Amazon Fire phone


The Fire phone isn't a specs demon, but it's not wildly far from flagship territory. Amazon's counting on dynamic perspective, Firefly and trust in their brand to drive adoption, but flagship pricing will likely hurt the phone in a world where Amazon's tablets have been more affordable than the competition feature for feature. The phone has a 4.7" 1280 x 720 display, 4G LTE, a 2.2GHz Qualcomm Snapdragon 800 quad core processor with Adreno 330 graphics, 2 gigs of RAM and 32 or 64 gigs of storage. The 2400 mAh battery is sealed inside and there's no microSD card slot. The Fire has a very capable 2.1MP front camera and a rear 13MP camera (both can shoot 1080p video). Dual band WiFi 802.11ac, Bluetooth 3.0, NFC and a GPS with GLONASS round out the features.


Deals and Shopping:

Amazon Fire Phone Video Review


Design and Ergonomics

The Fire feels a bit heavy for a 4.7" phone, but at 5.64 ounces, it's hardly a lead weight. The sides are rubbery and grippy, while the front and back are clad in Gorilla Glass. The back is black and it has a prominent Amazon logo in white, but no AT&T logo. It's a nice enough looking phone, though it certainly doesn't stand out (other than the bold logo). The upper rear section of the back is often warm to the touch, and it can get very warm when playing demanding games, but not burning hot.

The Fire phone has stereo speakers on the bottom edge that flank a standard micro USB 2.0 port. The 3.5mm audio jack is up top, and Amazon includes a decent set of earbuds. Audio overall is louder than average and full, thanks to a little help from Dolby Digital Plus audio. It's a great phone for listening to music and playing games. The volume controls and dedicated camera/Firefly button are on the left and the power button is up top. Press the camera button to launch the camera app, and press and hold to launch Firefly.


Fire OS 3.5 and User Experience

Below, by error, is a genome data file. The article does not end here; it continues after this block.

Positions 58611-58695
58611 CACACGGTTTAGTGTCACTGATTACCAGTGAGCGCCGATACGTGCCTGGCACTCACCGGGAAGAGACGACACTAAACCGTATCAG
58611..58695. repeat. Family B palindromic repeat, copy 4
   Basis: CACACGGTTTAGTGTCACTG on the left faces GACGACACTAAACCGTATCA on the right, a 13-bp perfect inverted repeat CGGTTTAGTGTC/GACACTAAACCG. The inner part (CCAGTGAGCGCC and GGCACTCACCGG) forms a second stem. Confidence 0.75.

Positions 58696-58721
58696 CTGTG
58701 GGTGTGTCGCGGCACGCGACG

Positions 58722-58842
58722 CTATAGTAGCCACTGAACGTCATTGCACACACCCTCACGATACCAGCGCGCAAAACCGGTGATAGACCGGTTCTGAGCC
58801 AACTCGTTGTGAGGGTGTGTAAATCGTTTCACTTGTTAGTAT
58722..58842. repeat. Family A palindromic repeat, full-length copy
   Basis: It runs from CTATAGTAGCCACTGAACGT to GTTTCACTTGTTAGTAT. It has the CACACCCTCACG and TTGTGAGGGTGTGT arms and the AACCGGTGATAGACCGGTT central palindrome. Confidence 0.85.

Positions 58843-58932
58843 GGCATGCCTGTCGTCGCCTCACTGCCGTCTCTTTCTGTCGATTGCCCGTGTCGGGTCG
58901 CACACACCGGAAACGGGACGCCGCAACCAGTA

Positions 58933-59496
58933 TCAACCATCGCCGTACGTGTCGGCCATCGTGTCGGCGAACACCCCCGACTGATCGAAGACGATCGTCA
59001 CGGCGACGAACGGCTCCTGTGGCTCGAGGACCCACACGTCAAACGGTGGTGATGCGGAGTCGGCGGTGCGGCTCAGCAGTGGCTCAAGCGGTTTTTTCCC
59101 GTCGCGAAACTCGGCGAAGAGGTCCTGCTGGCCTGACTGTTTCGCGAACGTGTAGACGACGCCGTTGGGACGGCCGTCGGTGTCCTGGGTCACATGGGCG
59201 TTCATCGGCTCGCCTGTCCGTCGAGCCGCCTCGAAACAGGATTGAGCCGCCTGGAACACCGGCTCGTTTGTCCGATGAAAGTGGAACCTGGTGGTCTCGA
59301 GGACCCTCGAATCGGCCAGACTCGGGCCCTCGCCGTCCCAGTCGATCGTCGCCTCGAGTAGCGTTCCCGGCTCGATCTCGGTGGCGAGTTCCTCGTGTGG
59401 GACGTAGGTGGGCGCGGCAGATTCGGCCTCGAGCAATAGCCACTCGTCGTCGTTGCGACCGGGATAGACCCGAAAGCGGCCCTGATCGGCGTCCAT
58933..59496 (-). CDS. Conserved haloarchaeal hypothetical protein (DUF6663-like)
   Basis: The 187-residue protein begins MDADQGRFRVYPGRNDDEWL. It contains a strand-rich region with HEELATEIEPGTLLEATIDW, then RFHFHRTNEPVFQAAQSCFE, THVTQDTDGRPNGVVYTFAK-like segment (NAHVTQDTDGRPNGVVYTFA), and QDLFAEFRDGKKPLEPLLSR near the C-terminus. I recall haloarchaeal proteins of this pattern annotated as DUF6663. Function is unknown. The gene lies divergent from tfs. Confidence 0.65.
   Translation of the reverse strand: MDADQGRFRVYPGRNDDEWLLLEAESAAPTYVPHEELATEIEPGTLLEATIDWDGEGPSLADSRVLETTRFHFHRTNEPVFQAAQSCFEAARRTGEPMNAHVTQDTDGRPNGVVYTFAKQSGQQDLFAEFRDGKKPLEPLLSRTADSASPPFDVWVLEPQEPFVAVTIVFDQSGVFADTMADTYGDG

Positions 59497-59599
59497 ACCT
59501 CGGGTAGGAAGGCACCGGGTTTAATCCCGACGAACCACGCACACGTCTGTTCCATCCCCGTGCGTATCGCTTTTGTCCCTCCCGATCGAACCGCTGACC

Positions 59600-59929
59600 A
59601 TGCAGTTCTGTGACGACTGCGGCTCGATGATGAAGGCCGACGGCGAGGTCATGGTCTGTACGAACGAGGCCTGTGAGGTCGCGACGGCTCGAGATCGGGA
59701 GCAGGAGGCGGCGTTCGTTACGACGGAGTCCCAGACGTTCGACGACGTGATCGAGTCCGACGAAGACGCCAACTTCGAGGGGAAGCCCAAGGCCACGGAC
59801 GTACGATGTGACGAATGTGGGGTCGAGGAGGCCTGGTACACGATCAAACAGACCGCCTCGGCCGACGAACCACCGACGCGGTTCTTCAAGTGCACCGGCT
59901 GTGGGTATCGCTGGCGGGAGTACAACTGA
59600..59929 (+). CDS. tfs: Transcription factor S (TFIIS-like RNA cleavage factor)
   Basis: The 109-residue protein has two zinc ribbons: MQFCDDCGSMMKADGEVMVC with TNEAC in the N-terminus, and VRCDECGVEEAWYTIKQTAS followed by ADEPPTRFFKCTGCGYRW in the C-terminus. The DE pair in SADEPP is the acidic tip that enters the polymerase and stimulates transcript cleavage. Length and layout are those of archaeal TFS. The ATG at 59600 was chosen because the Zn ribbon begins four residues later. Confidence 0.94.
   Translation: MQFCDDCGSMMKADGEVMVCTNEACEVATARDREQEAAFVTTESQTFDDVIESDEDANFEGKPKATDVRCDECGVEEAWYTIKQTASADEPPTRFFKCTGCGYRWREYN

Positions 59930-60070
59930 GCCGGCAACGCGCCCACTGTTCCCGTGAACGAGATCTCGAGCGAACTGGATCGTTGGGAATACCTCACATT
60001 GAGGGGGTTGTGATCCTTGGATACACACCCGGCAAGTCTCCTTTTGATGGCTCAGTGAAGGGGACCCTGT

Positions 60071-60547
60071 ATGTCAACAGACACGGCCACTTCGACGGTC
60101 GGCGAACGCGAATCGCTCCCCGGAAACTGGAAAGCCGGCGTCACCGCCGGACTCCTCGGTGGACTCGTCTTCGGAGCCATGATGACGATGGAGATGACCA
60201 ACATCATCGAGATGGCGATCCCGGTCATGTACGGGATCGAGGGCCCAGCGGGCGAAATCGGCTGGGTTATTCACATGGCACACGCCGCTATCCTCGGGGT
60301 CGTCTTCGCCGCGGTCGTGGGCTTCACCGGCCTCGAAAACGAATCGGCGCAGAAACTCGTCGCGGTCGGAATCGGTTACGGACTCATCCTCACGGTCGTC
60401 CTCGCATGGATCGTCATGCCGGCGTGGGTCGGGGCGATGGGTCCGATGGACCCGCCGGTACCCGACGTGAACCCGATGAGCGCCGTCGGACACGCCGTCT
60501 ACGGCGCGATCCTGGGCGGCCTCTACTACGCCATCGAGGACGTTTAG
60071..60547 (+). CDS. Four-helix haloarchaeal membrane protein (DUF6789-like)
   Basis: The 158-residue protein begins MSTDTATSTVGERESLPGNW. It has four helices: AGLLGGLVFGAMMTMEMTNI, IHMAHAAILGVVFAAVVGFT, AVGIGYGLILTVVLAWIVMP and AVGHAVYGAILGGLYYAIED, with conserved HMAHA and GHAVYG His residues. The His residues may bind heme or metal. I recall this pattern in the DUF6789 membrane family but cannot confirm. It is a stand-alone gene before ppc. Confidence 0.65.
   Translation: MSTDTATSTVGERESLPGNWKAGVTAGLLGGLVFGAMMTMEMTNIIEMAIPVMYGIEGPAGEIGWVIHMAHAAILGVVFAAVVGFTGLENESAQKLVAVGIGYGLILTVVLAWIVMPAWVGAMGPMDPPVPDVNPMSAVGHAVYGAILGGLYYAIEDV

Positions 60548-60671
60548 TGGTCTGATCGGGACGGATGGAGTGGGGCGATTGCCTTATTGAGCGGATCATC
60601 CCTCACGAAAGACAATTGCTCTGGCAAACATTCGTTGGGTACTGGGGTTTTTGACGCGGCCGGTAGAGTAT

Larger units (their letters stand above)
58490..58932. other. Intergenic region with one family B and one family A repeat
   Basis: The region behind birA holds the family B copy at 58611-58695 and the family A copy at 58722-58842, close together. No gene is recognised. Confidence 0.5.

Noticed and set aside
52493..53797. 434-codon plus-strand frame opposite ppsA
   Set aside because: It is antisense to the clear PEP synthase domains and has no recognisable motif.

If you've used a Kindle Fire tablet, the Fire phone's UI will look familiar, though by no means identical to the tablet UI. The carousel is here, this time a bit more cluttered because the phone doesn't just have placeholders for books, music, video and a recent app or two: there are many recent apps, the phone dialer, things you've recognized with Firefly and more. I personally would find it more useful if there were fewer items that were more predicable. I generally made more use of the four bottom shortcuts (phone, messaging, email and Silk web browser) and the app drawer, which you access with a swipe up or a press of the home button (the Fire phone's only navigational button). Gestures replace front buttons, and thankfully they're intuitive enough and few enough that they won't boggle as much as BlackBerry OS 10's myriad gestures. Swipe up to go back a screen. Swipe down from the top, much like any Android handset, to see quick settings and notifications. Swipe from the left to access context sensitive menus and swipe in from the right to see useful stuff like the weather and calendar entries (or images to embed if you're in Amazon's basic IMAP/POP3 email client). Don't like swiping? You can flick your wrist right and left to bring up the left menu system or right menu, which works about 80% of the time. A swivel of the wrist is equivalent to swiping down from the top to see the settings and notification zone.